There have been a few cases recently where the actions of expert witnesses have come under the spotlight. I am grateful to barrister Henry Bankes-Jones for sending me a copy of the judgment of HHJ Baucher in Arrassey Properties Limited -v- Nelsons Solicitors, a copy of which is available here.  ARRASSEY v NELSONS SOLICITORS – Judgment    It is a case where the judge sets out the mandatory obligations imposed on an expert witness in some considerable detail.  The judge was extremely critical of the expert evidence called on behalf of the claimant.  In particular there was a failure to consider and point out a conflict of interest.


“He should have drawn the very conflict he accepted in the witness box to those that instructed him and at the very least specifically identified it in his report. That in itself is a serious failing and causes the court to question the entirety of his evidence and whether he is sufficiently au fait with the CPR 35 provisions. As the notes to the White Book state, it is a matter for the court then to consider the conflict and whether it affects the expert’s evidence and then to give the expert’s evidence whatever weight it can in the circumstances”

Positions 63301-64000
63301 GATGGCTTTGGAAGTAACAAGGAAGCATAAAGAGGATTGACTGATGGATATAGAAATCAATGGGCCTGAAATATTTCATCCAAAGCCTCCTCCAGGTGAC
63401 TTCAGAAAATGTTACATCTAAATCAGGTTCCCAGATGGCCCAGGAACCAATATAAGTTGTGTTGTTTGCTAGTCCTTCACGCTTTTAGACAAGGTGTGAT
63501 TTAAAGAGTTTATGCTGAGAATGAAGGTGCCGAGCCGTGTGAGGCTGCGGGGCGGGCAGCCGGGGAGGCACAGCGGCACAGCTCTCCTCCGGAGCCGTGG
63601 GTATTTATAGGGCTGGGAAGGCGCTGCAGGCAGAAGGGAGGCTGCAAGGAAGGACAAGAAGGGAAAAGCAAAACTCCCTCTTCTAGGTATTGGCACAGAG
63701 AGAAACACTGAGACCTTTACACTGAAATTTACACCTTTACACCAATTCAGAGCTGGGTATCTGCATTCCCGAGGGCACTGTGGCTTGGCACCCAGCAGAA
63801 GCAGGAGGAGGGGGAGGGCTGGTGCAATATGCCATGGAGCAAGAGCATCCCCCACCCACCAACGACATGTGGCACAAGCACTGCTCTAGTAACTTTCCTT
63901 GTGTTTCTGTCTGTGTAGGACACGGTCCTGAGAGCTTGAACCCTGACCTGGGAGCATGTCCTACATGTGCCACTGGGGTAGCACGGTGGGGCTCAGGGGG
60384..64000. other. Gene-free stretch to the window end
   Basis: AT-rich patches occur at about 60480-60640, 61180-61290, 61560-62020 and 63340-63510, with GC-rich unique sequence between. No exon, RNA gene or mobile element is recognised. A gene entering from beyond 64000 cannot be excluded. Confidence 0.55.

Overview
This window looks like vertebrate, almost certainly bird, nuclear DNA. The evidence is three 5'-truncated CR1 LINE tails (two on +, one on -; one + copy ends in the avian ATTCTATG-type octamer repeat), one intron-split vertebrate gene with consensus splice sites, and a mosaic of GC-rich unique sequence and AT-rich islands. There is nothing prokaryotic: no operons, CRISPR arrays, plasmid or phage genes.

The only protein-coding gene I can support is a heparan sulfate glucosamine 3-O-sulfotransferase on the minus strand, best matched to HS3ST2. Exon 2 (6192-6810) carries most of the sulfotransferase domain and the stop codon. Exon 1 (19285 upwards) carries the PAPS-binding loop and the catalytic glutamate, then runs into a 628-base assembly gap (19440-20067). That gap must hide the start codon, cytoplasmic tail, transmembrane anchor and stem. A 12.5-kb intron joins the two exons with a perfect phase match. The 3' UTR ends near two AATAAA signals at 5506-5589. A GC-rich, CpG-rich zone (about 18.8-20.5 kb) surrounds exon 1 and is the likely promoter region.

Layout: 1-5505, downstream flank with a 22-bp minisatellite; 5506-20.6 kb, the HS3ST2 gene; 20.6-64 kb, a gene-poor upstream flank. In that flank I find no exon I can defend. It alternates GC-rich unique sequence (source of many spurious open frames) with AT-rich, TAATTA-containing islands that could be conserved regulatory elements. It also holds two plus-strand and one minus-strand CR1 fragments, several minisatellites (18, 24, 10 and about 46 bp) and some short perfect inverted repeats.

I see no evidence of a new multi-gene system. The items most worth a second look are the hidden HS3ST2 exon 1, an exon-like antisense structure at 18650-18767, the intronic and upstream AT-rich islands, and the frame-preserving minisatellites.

The claimant property company brought a claim in negligence against the defendant solicitors. It alleged that the solicitors had been negligent in failing to draw its attention to certain parts of the ground rent terms and that these constituted a “hazard”.   The claimant’s action failed.  Here we concentrate on the judge’s observation in relation to expert evidence.